6421.0 - Information Paper: An Analytical Framework for Price Indexes in Australia, 1997  
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Contents >> Chapter 4: The domestic final purchases model

The model

4.1. The scope of the price indexes under the DFP model is intended to reflect purchases by Australian residents. As such, it would include prices of imported items but exclude prices of exported items. Prices of imports would be included because they directly affect each institutional unit’s input prices to the extent that imports are reflected in their purchasing patterns. Similarly, prices received for exports would be excluded because, while they affect the incomes received by domestic institutional units, they do not have a direct bearing on their inflationary experiences through the prices they pay.

4.2. While the price measures could potentially reflect the prices of all domestic purchases (i.e. the ‘Total domestic purchases’ market in diagram 4), this would raise the issue of multiple counting involved when prices at various intermediate stages of production are included together with final transaction prices. A more meaningful aggregation would be one based only on final market purchases, excluding all intermediate purchases. The scope of such measures would relate to the markets represented by ‘Domestic final purchases’ in diagram 4.

4.3. This approach recognises that although many transformations take place in an economy (outputs of one firm become inputs of another), eventually a point can be identified where a good or service is exchanged in a market place for the last time. Therefore, if the price movements experienced by the final purchasers are recorded, it can be argued that the influences of the various price pressures experienced in earlier stages of the production process have been captured.

4.4. Purchases of financial assets, existing capital goods (e.g. established housing), labour and intermediate inputs would not be within the scope of the DFP model. On the other hand, purchases of newly produced and imported capital goods, which are generally treated as final transactions within the national accounts, would be within the scope of the model.

      Price Index of Domestic Final Purchases

4.5. Diagram 5 illustrates the range of price indexes under the DFP model, namely the economy-wide aggregate measure, the price index of DFP, along with its component indexes relating to:
      • HCP;
      • NPISH Consumption Purchases;
      • General Government Consumption Purchases
      • Household Capital Purchases;
      • Private Corporate Capital Purchases;
      • NPISH Capital Purchases; and
      • General Government and Public Corporate (Public Sector) Capital Purchases.

4.6. Conceptually, the scope of the DFP index is most closely aligned with DFD under the national accounting framework (the most notable difference being the exclusion of notional transactions), as opposed to GDP which involves the exclusion of imports and the inclusion of exports.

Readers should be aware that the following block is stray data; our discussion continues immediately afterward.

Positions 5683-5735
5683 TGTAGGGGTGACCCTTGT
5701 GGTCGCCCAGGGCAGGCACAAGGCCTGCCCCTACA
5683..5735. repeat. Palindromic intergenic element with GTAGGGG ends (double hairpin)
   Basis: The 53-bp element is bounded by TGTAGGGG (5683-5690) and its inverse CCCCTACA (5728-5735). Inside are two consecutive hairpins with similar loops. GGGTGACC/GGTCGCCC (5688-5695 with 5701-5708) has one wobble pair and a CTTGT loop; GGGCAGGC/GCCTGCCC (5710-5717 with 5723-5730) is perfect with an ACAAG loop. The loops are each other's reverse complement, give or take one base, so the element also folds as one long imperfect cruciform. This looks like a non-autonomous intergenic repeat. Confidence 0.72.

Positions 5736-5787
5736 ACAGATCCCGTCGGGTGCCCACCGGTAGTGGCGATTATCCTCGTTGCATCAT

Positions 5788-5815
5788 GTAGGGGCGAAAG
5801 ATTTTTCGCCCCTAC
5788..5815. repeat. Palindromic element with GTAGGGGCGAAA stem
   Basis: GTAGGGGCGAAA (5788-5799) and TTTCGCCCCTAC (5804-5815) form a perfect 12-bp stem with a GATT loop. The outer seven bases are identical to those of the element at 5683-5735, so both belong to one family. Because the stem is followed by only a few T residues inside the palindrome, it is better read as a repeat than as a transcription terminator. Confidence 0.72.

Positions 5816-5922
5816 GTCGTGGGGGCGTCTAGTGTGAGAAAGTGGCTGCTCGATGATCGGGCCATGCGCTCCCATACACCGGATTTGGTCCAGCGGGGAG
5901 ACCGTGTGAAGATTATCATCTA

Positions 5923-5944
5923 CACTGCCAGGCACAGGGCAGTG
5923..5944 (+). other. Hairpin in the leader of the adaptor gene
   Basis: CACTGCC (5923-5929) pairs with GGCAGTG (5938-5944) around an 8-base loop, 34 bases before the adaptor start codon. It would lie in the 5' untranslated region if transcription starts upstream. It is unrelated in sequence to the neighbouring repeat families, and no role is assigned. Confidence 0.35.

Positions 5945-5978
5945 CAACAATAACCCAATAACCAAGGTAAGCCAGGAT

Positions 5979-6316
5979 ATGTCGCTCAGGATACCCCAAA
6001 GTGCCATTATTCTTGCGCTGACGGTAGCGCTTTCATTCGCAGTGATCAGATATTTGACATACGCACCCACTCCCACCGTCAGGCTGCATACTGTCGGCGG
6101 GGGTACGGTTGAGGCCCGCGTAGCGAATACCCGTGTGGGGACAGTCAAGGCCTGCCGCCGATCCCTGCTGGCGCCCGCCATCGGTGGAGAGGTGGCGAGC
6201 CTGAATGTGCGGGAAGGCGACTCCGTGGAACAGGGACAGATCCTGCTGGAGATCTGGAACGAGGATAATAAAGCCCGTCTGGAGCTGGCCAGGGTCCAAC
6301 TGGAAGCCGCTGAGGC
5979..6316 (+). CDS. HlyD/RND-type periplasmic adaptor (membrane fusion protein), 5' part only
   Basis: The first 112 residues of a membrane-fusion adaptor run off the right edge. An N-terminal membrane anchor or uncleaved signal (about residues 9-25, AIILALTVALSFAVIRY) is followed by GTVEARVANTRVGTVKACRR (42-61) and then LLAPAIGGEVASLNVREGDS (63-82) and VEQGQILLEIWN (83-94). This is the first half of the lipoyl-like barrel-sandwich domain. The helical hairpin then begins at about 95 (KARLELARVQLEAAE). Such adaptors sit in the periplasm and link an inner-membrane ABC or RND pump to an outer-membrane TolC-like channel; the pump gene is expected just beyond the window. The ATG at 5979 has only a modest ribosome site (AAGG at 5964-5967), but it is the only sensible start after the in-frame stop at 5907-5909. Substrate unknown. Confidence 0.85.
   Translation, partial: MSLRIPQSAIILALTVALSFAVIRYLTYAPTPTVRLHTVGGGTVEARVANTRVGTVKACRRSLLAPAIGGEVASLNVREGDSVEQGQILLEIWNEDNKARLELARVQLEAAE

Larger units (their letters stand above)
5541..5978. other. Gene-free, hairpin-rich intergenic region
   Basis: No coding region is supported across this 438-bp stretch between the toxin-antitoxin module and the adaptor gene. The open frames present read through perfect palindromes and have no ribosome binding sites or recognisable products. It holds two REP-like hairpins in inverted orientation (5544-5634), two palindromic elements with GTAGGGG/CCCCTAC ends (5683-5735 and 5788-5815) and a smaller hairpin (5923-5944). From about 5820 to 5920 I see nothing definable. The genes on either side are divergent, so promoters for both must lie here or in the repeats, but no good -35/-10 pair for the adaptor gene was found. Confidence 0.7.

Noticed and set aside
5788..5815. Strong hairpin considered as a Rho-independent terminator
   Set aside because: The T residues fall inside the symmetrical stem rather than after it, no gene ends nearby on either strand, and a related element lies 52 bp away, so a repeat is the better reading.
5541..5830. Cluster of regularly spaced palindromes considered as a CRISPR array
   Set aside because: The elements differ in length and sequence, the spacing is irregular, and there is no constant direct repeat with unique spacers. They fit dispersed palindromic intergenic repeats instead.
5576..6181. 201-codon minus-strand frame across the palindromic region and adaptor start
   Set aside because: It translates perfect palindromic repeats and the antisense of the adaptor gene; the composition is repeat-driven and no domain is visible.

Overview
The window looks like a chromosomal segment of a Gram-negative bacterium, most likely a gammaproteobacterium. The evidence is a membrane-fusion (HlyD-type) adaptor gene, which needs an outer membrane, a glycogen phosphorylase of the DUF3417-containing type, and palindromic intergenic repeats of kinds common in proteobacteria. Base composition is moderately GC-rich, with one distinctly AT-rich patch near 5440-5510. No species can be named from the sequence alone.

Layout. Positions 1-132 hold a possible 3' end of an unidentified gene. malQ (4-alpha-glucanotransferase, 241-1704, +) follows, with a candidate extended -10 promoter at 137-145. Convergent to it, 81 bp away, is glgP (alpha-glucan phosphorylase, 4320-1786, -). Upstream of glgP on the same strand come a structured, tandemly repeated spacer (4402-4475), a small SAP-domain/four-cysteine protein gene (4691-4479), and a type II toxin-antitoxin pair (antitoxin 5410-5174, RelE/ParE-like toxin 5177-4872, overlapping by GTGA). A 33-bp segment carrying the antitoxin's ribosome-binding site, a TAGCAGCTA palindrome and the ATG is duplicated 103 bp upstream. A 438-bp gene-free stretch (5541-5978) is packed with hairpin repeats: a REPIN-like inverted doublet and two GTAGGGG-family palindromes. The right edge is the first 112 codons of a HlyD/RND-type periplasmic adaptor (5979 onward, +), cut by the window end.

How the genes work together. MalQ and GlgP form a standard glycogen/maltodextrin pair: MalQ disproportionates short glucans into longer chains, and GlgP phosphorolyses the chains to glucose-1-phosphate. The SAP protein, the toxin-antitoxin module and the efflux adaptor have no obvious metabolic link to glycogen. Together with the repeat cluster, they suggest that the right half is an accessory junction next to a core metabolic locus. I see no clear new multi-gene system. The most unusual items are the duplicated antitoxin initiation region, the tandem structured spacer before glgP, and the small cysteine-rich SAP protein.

4.7. The following is a summary of the characteristics that a DFP index, and its component indexes, would possess. These characteristics conform to the ideal properties identified at the beginning of section 3. The index would:
      • relate to transactions in goods and services and thus not include interest rates (though in concept, interest rate margins which banks use as a substitute for direct charges for banking services, would be included for households);
      • include actual market transactions only, that is, exclude:
      • changes in stocks;
      • notional transactions; and
      • non-market goods and services;
      • be based on the purchaser’s perspective, with the valuation basis being at purchasers’ prices;
      • have an economy-wide scope;
      • include purchases by domestic residents only, and thus:
      • exclude exports; and
      • include imports;
      • include final transactions only (that is, be free of multiple counting);
      • reflect current expenditure weights using a chain index formula and adopt a pure price change approach; (The ABS released an information paper in mid-1997 which discussed the use of chain formulae for calculating measures of volume and price change, see 6422.0 - Information Paper: Producer Price Index Developments in this Library)
      • contain component indexes presented under different classification systems; and
      • form part of a broader statistical framework offering alternative, complementary views of the economy.

4.8. Under the DFP model, indexes would be available for consumption and capital purchases, split between the household, corporate (private and public), government and NPISH sectors. The intermediate purchases of private corporations and other institutions which produce marketed output (e.g. public corporations and some non-profit institutions) are not within the scope of the DFP index, as they do not represent final transactions. The institutional sector and transaction scope of the index is summarised in table 6.


    Institutional sector

    Yes (includes consumer durables)
    Corporations (private and public, financial and non-financial, including quasi-corporations)
    No — these are intermediate purchases
    General government
    Non-profit institutions serving households